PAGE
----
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Mrs. Kennedy-Peretti returned to teach in special education as she reared a large family.
Mrs. Kennedy-Peretti returned to teach in special education as she reared a large family.Kathy Becker

Mary Kennedy-Peretti was a mother nine times over, a mom for some 30 years when she resumed a classroom career that had come to a halt in the late-1940s, when the rules in many a school district prohibited women who were married or mothers from teaching.

“She stayed home and raised us, but when my brother Jim hit middle school, she wanted to go back to work,” said her oldest child, Kathy Becker. “She had more to give, and that’s when she went back and got her master’s degree.”

And though she had much to give, even more would be asked of Mrs. Kennedy-Peretti, who along with teaching would go on to volunteer extensively and work for her sister’s tour company, all while being an inspirational mother who offered strength to her family as her first husband and two sons were diagnosed with amyotrophic lateral sclerosis.

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Just six weeks after the death of her second husband, Mrs. Kennedy-Peretti died Saturday at the age of 92. A resident of Belmont, she had been injured in falls earlier this year.

Originally a kindergarten teacher in 1948, she taught middle school in Quincy upon resuming her career in the early 1980s.

Her first husband, Christopher F. Kennedy, was an administrator at Northeastern University at the time. He also was the Quincy School Committee vice chairman when budget pressures led the panel to cut back on the number of teachers.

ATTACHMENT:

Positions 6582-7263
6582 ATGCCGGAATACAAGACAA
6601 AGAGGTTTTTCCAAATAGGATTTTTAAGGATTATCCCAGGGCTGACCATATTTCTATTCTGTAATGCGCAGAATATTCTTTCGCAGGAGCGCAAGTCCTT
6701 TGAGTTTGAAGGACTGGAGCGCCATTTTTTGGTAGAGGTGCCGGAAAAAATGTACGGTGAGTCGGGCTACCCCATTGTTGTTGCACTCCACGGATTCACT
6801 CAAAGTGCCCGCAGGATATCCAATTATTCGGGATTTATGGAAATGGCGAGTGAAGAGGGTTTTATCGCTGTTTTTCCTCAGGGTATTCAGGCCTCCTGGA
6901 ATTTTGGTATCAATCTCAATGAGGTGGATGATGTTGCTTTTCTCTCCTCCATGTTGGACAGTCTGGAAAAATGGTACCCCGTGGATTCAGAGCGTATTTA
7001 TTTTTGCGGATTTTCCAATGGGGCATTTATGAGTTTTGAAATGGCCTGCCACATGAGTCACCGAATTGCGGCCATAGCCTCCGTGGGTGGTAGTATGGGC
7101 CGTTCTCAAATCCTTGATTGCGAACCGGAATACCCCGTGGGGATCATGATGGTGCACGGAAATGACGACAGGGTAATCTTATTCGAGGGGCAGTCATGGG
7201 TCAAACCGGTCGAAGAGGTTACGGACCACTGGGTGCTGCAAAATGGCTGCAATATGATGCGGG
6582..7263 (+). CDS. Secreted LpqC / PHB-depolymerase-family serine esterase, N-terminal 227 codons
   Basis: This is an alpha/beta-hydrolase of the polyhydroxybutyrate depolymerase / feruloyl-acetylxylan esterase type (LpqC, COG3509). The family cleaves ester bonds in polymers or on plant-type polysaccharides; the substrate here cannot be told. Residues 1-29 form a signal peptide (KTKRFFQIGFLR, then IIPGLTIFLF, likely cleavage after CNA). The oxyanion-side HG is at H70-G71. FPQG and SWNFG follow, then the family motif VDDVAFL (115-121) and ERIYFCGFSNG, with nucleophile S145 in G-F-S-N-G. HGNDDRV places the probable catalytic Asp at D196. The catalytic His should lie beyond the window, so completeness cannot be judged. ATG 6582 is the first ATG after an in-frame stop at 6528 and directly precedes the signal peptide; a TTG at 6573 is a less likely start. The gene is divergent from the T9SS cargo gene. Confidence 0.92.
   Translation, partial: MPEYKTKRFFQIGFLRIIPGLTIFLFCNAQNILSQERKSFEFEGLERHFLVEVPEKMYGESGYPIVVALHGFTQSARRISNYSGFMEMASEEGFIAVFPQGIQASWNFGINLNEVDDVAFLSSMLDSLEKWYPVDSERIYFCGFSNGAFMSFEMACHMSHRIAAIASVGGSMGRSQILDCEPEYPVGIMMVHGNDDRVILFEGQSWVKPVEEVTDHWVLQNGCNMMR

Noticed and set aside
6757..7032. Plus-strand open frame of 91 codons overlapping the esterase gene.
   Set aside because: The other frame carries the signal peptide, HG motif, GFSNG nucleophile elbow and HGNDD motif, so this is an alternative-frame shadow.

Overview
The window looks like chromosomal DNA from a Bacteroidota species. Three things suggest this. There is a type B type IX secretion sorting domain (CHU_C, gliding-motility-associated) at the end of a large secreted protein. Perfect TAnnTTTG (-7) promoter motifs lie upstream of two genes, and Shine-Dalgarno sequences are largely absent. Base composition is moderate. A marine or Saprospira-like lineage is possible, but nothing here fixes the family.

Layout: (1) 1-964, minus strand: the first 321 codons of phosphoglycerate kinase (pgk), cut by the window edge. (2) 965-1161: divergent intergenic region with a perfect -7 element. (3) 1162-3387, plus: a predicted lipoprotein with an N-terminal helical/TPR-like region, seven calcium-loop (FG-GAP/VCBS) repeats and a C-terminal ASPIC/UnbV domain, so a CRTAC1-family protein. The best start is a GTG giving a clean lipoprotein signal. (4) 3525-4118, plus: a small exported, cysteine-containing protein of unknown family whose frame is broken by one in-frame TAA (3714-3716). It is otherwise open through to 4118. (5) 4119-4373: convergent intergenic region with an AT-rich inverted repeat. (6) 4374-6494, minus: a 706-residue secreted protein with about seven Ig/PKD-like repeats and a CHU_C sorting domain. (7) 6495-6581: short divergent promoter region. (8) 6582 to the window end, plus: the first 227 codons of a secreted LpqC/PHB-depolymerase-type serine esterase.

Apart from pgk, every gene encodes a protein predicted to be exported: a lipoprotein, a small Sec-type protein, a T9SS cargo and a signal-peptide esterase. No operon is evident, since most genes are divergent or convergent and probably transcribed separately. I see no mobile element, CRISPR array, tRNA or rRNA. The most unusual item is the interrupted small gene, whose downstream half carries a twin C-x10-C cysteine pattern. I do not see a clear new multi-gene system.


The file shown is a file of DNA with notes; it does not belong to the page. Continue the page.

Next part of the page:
That prompted Mrs. Kennedy-Peretti to reinvent herself as an educator yet again.

“Instead of her saying, ‘Well, I can use my political pull,’ she went back to school,” said her son Jake Kennedy, a cofounder of the Christmas in the City charity. “She knew they wouldn’t lay off special education teachers, because they needed them.”

Mrs. Kennedy-Peretti, who earned her master’s from Eastern Nazarene College, began teaching special education in Quincy, where her own experience and patience as a mother in an expansive household translated into a calming classroom presence.

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“She never would get mad at the parents, never would get mad at the kids,” said Jake, who lives in Salem, N.H. “She brought out the best in the kids in such a great way.”

And that, her children recalled, was what she did with everyone in her life.

While raising eight children — a ninth child, Margaret, died in infancy — Mrs. Kennedy-Peretti often found herself addressing a host of competing needs.

“Everyone was hungry for attention, so it was challenging for her,” said Kathy, who lives in Newburyport.

“Yet talking with all the family members now, she did something spectacular because we all truly consider one another best friends and rely on each other,” Kathy added.

Mrs. Kennedy-Peretti and her husband also encouraged their children to cultivate empathy, including for neighborhood children with whom they initially might not be friends.

“So we started reaching out to other kids at a very young age, because they might not be as fortunate as us,” Jake said.

Such childhood experiences formed a foundation for social service in adulthood for Jake. Christmas in the City, a nonprofit, works through a variety of programs to help those living without homes or in poverty — particularly at Christmas and Thanksgiving.

His brother Richard Kennedy, meanwhile, is president of The Angel Fund for ALS Research. He also is the third member of the family to be diagnosed with amyotrophic lateral sclerosis, which is known as Lou Gehrig’s disease.